17. 17. • States should recruit, reward, and retain effective educators, especially in underserved areas where they are needed most. • States should turn around their lowest achieving schools. In November 2009, President Obama launched the Educate to Innovate campaign to improve the participation and performance of U.S. students in science, technology, engineering and mathematics (STEM). The campaign brings together the federal government, leading companies, foundations, not-for-profits, and science and engineering societies to work with young people across the country to achieve the following goals: • Increase STEM literacy so that all students can learn deeply and think critically in STEM subject areas • Move American students from the middle of the pack internationally to the top in the next decade • Expand STEM education and career opportunities for underrepresented groups, including girls and women. Technology is critical to addressing each of these needs. We are guided in these and other education initiatives by Secretary Duncan’s conviction that we need revolutionary transformation, not evolutionary tinkering, and we know that transformation cannot be achieved through outdated reform strategies that take decades to unfold. We must be clear about the outcomes we seek. We must redesign processes, put them in place, and constantly evaluate them for effectiveness, efficiency, and flexibility. We must monitor and measure our performance to improve learning outcomes while managing costs. We must hold ourselves accountable. We also must apply the advanced technology available in our daily lives to student learning and to our entire education system in innovative ways that improve designs, accelerate adoption, and measure outcomes. Above all, we must accept that we do not have the luxury of time. We must act now and commit to fine-tuning and midcourse corrections as we go. We must learn from other kinds of enterprises that have used technology to improve outcomes and increase productivity. Transforming American Education: Learning Powered by Technology 3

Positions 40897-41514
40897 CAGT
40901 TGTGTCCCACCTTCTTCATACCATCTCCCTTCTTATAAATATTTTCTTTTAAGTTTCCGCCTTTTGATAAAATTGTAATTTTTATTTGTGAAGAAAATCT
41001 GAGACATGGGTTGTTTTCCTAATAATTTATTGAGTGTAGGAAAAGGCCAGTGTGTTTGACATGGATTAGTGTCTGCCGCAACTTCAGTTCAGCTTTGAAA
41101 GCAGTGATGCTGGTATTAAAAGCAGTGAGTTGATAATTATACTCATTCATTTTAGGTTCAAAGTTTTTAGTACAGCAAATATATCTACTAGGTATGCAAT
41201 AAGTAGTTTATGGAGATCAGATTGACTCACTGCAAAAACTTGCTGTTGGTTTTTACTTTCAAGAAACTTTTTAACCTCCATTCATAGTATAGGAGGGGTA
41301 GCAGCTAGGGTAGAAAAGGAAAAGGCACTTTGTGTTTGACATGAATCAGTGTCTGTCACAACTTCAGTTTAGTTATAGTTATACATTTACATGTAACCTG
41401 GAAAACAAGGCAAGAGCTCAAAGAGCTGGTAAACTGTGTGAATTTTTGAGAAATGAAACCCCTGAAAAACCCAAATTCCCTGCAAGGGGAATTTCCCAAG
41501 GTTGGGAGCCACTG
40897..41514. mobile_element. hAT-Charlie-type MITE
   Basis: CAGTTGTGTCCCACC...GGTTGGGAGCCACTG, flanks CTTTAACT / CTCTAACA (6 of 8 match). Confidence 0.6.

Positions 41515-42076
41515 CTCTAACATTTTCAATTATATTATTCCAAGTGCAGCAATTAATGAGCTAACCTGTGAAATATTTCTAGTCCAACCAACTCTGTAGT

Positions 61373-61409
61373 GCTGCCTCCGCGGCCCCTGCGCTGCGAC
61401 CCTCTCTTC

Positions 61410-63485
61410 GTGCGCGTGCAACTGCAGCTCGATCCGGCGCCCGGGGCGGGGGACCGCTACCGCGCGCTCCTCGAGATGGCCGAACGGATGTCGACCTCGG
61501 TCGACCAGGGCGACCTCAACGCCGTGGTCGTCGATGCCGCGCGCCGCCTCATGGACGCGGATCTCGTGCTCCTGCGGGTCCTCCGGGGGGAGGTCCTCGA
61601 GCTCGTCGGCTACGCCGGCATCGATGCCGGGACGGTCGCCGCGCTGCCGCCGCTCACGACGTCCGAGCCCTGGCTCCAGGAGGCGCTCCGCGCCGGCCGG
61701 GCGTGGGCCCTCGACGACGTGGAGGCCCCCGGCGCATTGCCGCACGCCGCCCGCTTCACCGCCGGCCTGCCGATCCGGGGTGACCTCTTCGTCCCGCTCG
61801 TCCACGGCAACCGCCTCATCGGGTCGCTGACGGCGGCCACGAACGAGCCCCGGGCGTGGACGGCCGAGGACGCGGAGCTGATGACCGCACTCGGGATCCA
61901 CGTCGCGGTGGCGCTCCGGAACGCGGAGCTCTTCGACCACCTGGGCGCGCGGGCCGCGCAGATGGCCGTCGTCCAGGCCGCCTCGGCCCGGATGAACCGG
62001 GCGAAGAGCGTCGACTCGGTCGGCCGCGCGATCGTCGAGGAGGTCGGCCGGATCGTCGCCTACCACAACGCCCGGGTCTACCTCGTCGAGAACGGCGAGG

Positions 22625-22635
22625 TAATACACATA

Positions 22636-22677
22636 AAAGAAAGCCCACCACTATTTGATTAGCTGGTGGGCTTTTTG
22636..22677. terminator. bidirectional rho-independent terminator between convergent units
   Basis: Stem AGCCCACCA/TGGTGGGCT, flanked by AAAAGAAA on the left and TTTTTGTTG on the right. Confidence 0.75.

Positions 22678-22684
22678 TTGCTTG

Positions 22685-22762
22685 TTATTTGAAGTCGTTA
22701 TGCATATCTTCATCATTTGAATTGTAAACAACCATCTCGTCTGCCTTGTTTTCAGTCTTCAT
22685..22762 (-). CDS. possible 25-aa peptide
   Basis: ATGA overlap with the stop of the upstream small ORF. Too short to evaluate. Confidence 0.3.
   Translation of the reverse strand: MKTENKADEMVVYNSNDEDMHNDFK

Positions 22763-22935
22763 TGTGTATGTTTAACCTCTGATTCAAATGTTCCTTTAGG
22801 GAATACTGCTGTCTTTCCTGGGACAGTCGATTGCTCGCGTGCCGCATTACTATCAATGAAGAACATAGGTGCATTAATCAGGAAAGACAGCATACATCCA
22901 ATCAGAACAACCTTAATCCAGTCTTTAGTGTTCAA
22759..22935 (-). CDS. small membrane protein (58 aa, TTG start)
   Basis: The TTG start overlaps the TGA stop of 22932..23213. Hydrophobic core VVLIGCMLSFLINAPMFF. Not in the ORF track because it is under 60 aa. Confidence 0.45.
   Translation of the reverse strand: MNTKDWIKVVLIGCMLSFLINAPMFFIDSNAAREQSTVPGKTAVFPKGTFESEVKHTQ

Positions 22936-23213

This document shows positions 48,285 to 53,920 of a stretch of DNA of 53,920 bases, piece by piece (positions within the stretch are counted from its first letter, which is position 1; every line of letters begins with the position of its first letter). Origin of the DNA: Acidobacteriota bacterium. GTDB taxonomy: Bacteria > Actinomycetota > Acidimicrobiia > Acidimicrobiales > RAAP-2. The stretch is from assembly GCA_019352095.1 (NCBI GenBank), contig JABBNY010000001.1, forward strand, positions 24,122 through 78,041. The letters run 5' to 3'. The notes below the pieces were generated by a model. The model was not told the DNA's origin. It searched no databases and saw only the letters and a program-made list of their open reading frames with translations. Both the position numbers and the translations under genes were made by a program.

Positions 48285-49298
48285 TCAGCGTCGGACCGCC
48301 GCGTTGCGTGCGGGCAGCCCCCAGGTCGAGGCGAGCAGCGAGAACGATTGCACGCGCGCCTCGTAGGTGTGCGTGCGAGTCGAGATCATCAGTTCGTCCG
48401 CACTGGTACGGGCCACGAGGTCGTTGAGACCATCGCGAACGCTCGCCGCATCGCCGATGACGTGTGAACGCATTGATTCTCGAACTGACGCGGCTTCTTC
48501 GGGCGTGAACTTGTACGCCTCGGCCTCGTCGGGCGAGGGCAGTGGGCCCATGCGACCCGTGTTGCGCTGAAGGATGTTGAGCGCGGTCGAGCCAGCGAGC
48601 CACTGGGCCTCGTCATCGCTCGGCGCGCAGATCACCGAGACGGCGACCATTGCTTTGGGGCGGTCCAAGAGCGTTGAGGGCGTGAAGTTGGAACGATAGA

18. 18. Drivers of Change The Department of Education’s decisions and actions – and those of the entire education system and its stakeholders throughout the United States – must be guided by the world we live in, which demands that we think differently about education. Technology and the Internet have fostered an increasingly competitive and interdependent global economy and transformed nearly every aspect of our daily lives – how we work; play; interact with family, friends, and communities; and learn new things. The context of global interdependence is especially important for this generation of students because many of today’s challenges will be solved only by individuals and nations working together. The leadership of the United States in the world depends on educating a generation of young people who are capable of navigating an interdependent world and collaborating across borders and cultures to address today’s great problems. Another important context is the growing disparity between students’ experiences in and out of school. Students use computers, mobile devices, and the Internet to create their own engaging learning experiences outside school and after school hours – experiences that too often are radically different from what they are exposed to in school. Our leadership in the world depends on educating a generation of young people who know how to use technology to learn both formally and informally. Technology itself is an important driver of change. Contemporary technology offers unprecedented performance, adaptability, and cost effectiveness. Technology can enable transforming education but only if we commit to the change that it will bring to our education system. For example, students come to school with mobile devices that let them carry the Internet in their pockets and search the web for the answers to test questions. Is this cheating, or with such ubiquitous access to information is it time to change what and how we teach? Similarly, do we ignore the informal learning enabled by technology outside school, or do we create equally engaging and relevant experiences inside school and blend the two? We know from our rankings in the world in terms of academic achievement and graduation rates that what we have been doing to fill our education pipeline and ensure that students graduate is not working. Getting students to stay in school is crucial, and equipping them with the skills they need to learn to be successful throughout their lives is equally important. The essential question facing us as we transform the U.S. education system is this: What should learning in the 21st century look like? 4 Transforming American Education: Learning Powered by Technology